In Yemen, millions of children could soon be without food or water as economic crisis deepens and Hudaydah violence drags on
Statement by UNICEF Executive Director Henrietta Fore
NEW YORK, 18 October 2018 – “Millions of desperate children and families across Yemen could soon be without food, clean water or sanitation services because of the deepening economic crisis and unrelenting violence in the port city of Hudaydah. The confluence of these two factors is likely to make the horrific reality facing children and families even worse as more and more war-weary people face the very real prospect of death and disease.
“The cost of food, fuel and water supplies has skyrocketed as the value of the national currency has plummeted.
“Water and sewage treatment services are at risk of collapse because of soaring fuel prices – meaning many of these same children and families may also be without access to safe water and sanitation. This in turn could lead to disease outbreaks and increased malnutrition – both of which, in combination with food insecurity, raise the risk of famine. An estimated 1.2 million more people will soon be in acute need of basic water and sanitation assistance, and the number is expected to climb in the coming days.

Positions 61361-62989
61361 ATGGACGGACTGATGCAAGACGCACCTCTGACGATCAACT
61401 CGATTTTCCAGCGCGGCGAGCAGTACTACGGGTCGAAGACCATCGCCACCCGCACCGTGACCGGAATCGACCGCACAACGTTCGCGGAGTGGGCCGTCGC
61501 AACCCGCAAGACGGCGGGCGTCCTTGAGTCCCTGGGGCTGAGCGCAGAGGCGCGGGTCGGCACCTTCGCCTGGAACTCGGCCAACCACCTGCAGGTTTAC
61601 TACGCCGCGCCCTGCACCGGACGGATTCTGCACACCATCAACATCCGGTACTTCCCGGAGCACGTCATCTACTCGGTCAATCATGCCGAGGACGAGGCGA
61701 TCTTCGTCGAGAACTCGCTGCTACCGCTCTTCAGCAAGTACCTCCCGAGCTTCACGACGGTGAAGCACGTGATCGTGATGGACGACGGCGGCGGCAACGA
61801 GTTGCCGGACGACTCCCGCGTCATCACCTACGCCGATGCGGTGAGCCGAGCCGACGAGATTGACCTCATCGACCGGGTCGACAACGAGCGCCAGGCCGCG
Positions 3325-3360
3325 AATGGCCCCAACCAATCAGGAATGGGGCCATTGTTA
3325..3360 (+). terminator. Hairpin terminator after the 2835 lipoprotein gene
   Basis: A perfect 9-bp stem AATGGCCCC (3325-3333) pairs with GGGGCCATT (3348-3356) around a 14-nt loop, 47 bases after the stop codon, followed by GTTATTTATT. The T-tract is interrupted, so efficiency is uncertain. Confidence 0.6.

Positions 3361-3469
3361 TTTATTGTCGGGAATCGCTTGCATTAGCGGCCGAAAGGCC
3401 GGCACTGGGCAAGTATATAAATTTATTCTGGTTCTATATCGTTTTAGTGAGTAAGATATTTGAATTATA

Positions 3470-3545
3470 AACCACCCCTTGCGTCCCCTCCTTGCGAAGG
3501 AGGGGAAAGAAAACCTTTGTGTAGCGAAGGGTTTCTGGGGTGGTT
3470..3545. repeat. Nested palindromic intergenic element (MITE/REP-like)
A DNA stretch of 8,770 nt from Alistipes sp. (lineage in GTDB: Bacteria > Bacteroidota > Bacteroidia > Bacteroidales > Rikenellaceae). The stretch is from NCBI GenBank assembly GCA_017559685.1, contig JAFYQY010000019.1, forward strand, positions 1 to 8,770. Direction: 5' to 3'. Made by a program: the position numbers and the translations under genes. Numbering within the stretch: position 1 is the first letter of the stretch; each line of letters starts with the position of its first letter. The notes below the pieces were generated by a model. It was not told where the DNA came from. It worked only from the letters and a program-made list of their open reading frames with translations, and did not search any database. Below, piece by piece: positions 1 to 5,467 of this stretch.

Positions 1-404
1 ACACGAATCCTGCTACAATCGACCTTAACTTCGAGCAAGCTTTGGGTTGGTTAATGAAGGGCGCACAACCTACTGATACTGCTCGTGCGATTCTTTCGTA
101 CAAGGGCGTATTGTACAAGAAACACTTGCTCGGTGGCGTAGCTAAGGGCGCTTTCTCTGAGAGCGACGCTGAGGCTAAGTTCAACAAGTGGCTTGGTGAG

"Families who can no longer afford basic food items could soon join the 18.5 million people who are already food insecure – a number projected to rise by 3.5 million, including nearly 1.8 million children.
“These conditions, devastating in their own right, are compounded by the situation in Hudaydah where violence threatens to kill children and choke off an essential supply chain of fuel and humanitarian aid that sustains 28 million Yemenis.
“If the port is attacked, damaged or blocked, an estimated 4 million more children will become food insecure throughout the country.
“The only way out of Yemen’s nightmare is to establish peace through a comprehensive political resolution. Until then, UNICEF continues its call on parties to the conflict and those who have influence over them to abide by their legal obligations to stop attacks against civilian infrastructure – including the port of Hudaydah – and guarantee safe, unconditional and sustained access to all children in need in Yemen.”